That's no difference at all. I just pointed out to you that this premise is the logical consequence of my premises (2) and (4). If it is the case that P (premise 2) and necessarily, whatever P is true, God knows that P (premise 4), then God knows that P.

    I could just as well have written down K(P) as my premise (4) and in that case the truth of P would have followed from my premise (1). The choice of which premise to use, K(P) or (P) makes no difference since in conjuctions with the other premises they are entailed by each other.

    Your present objection is in any case irrelevant and point missing. I challenged you to derive Nec(P) from the set premises #1 to #4. If you can't, then adding the premise that K(P) will not help you since it was already a consequence of the other premises. Further, you now claim that it never was your burden to demonstrate Nec(P). You now claim that the only sort of necessity you ever claimed to endorse was the necessary conditional expressed with the wide scope necessity operator: Nec(K(P) -> P). But this is just my premise (1)! So, adding the premise K(P) is idle. I obviously grant you the truth of my own premise (1)!

    This is confused. There is no switching or problem redefinition taking place. K(P), which is already entailed by my own premises, is the claim that God knows P in the actual world. Both P and K(P) are true in the actual world, we assume (or infer). Considering possible worlds in which K(P) is false does not contradict that assumption. The claim that Q could have been the case does not contradict the claim that P is actually the case.

    The point under dispute between those who claim that our four premises preclude or don't preclude free-will is the question whether or not it follows from those premises that P is the case in all possible worlds (in which God has infallible knowledge, etc). This is equivalent to the question whether or not some Q (inconsistent with P) could possibly have been the case instead. Our attention if of course restricted to those possible worlds in which God's knowledge is total and accurate. This is what is at issue. Do our premises entail or don't they entail that it is possible that I would not have performed some action A that I actually preformed (the proposition that I performed actions A is noted P). If you debar me from the outset from considering any possible world in which I did not perform A, then this amounts to assuming without argument that my doing A is necessary. Your task rather is to demonstrate from our four premises that P (and hence K(P)) is necessary. You are of course free to make use of the fifth premise K(P), since it follows from (2) and (4).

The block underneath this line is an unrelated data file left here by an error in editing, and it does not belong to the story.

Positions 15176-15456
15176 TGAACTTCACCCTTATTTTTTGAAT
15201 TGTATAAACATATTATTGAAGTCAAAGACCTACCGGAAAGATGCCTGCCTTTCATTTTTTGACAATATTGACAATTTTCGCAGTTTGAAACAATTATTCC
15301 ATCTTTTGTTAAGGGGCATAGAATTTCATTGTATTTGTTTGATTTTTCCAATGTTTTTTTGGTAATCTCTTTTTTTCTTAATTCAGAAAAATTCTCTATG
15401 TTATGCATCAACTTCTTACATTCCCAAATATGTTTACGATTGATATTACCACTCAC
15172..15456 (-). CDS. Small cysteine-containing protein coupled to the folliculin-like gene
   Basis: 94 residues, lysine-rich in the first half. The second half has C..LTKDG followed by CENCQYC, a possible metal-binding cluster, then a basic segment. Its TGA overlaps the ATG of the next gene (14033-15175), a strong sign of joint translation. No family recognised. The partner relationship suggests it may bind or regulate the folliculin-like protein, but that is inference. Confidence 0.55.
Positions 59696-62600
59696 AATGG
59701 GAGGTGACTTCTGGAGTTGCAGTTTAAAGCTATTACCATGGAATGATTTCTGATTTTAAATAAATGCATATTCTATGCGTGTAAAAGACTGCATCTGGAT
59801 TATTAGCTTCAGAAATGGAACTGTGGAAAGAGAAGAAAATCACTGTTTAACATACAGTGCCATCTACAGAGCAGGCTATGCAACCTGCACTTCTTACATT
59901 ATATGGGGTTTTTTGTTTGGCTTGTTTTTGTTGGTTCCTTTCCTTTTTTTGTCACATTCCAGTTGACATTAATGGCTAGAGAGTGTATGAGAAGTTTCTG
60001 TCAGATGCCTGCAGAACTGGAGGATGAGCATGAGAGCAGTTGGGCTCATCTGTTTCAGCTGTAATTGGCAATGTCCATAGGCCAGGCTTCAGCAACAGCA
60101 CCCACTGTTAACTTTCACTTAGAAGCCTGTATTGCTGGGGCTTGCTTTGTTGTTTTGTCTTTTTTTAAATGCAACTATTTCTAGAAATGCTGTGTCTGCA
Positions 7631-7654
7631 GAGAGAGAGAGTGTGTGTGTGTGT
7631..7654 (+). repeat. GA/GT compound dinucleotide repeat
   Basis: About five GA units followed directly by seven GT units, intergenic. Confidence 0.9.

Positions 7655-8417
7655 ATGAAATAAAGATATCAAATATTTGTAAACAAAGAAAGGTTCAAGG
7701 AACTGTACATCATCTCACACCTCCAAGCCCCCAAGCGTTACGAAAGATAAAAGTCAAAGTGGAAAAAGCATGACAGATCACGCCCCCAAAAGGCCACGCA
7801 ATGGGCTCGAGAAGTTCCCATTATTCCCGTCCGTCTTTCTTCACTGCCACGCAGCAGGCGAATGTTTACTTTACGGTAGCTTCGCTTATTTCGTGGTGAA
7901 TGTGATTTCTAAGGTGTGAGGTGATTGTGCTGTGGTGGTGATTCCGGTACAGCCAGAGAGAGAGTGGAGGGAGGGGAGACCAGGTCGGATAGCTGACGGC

It's just inconsequential to ask me to add a premise that was already there implicitly. It changed nothing to whatever you can deduce from the whole set of premises. You are free to add it in explicit form. I don't mind the redundancy if it pleases you.

    If we assume that God has infallible foreknowledge, and we suppose that I could have done otherwise than I actually did, then it follows straightforwardly that whatever I would have done instead, God would have known it. So, if I did P, to deny that there is a possible world in which I did Q instead and in which God knew I would do Q just is to deny that my doing Q would have been possible. Since this the the very point under contention, you can't just rule this out without argument.

    This claim has long since been agreed upon. It is my premise
    (1) Nec(K(P) -> P).

    Sure. But here I am assuming that for some action I preformed, God knew I would perform it. His belief about the future turned out to be a genuine case of foreknowledge, we assume. We just assume that his epistemic faculties are generally fallible but they didn't fail in this case. So my premise (2) Nec(P -> B(P)&K(P)) is now assumed not to hold. But in the case we are considering, premise (1) Nec(K(P) -> P) still holds. It is a premise concerning ordinary fallible knowledge. But this is just the necessary conditional you now claim it was your aim all along to defend and not anything stronger (such as Nec(P)). This is why I say that your new official position regarding the (wide scope) necessitation of our actions -- which God's infallible foreknowledge supposedly entails -- fails to make use of the infallibility condition. This is the trivial consequence of the fact that my premises (1) and (2) are independent premises. You don't need (2) to assert (1).